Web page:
The real feel on this January morning is 4 degrees Fahrenheit and I’m trudging up a hill through a light snow on my way to “the corner.” The collection of brightly colored running apparel appears in the distance. I’m joining neighbors for a run through the local streets and parks.

For the past few years, this group of aging runners–and walkers–enjoys getting in a few miles on most Saturday mornings in the Allen neighborhood. Our children now post the fast times; they even join in during fairer weather. While some of us still train for endurance races, performance is not the main driver.

The slight nudge of peer pressure encourages us to make time for ourselves before our active and scheduled weekends take off. What I truly value is the welcoming and supportive feel of building relationships while burning calories and waving to other neighbors as

we go.

It’s said that walking or running in a new place is the best way to experience it. My mental map of this part of town has been rewired on a few occasions when a new running route connects streets that weren’t previously on my radar. And then there are the conversations about local businesses, developments, real estate, schools, and the hottest Nextdoor topics. Picture a moving front porch conversation and that’s our Saturday morning group.

What began as a small group of neighbors in a four-block radius has grown as word spreads among neighbors and friends of friends. Technically, we’re an Allen/Pattengill/Bryant neighborhood group at this point. A neighborhood Turkey Trot spun off of the weekend jaunts a few years back and boasts fifty or sixty trotters who complete a one mile or 5k route through County Farm Park and environs. Like our regular meet-ups, it ends at someone’s house for optional coffee, snacks, and more conversation.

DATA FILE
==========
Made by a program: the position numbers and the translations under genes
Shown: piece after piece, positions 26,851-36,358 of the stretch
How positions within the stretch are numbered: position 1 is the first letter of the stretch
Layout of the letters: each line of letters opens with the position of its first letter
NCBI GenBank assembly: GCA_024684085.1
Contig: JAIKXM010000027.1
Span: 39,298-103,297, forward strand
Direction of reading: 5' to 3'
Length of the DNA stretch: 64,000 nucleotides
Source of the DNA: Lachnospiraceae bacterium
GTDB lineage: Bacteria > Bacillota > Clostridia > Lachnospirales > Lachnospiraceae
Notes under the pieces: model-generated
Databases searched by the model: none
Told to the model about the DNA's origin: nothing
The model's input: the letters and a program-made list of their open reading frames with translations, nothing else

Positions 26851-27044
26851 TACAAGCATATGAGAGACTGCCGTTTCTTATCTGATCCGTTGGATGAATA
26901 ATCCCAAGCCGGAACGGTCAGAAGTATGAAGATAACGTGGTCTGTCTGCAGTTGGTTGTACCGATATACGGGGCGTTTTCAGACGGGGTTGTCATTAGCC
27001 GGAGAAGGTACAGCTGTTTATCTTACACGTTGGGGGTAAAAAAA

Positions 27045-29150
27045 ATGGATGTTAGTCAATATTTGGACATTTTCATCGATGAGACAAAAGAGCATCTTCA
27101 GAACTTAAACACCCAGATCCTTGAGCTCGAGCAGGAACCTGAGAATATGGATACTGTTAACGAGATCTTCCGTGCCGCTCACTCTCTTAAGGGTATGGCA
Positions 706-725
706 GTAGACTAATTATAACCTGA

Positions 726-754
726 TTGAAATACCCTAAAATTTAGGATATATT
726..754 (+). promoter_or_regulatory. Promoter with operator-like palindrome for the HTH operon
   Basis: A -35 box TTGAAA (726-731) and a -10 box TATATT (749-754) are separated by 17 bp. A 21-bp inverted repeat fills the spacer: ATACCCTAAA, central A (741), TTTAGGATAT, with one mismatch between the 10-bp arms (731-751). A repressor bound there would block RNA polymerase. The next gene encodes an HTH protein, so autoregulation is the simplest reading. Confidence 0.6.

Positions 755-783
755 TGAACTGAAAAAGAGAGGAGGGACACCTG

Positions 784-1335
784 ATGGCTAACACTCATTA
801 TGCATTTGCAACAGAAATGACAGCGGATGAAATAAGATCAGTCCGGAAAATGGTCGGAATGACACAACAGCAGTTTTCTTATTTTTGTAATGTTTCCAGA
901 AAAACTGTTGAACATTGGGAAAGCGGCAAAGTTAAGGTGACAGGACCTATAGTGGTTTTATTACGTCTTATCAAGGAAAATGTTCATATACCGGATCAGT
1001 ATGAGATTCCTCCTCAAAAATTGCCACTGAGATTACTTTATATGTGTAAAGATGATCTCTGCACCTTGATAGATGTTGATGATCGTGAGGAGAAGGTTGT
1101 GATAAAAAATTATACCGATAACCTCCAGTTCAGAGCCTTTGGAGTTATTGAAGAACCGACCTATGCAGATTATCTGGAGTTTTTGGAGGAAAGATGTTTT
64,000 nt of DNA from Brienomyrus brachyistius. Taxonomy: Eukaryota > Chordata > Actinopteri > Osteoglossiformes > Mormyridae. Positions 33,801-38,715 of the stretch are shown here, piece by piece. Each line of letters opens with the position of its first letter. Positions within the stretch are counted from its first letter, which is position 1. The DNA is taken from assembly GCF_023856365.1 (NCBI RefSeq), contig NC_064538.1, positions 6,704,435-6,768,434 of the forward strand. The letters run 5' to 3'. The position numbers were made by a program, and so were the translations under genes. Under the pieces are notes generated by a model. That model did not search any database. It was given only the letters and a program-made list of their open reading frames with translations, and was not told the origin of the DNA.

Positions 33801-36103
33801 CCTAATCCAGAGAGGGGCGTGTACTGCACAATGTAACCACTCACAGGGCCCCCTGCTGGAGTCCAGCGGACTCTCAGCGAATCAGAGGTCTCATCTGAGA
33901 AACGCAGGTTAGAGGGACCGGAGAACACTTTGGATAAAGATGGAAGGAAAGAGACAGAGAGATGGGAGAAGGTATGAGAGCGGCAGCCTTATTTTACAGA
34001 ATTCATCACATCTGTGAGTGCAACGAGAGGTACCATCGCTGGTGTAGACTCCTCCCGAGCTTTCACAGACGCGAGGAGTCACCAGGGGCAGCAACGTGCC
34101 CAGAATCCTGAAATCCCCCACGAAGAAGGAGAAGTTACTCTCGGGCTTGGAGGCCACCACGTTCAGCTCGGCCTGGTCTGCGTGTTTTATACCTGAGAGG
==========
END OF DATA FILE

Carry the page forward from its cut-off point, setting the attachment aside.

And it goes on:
If our slow-moving train has an engineer, then that title belongs to James Pauer, a lifelong runner and environmental engineer with the U.S. Environmental Protection Agency. His military experience in his native South Africa prepared him well for cajoling us from our warm beds on cold winter mornings with email reminders that bear a touch of friendly drill sergeant. During our Saturday outings, I’m happily reminded of Ann Arbor’s rich international community when James’s Afrikaans accent combines with Adrienne’s Kiwi, Sandro’s Spanish, Joe’s Queen’s English, and Lorenzo’s Italian.

My husband and I moved to the Allen neighborhood fifteen years ago. There’s so much about our neighborhood that we’ve come to appreciate like proximity to parks, Trader Joe’s, local shops and coffeehouses, and our public schools. But it’s the close friendships we’ve made with neighbors that make us want to stay.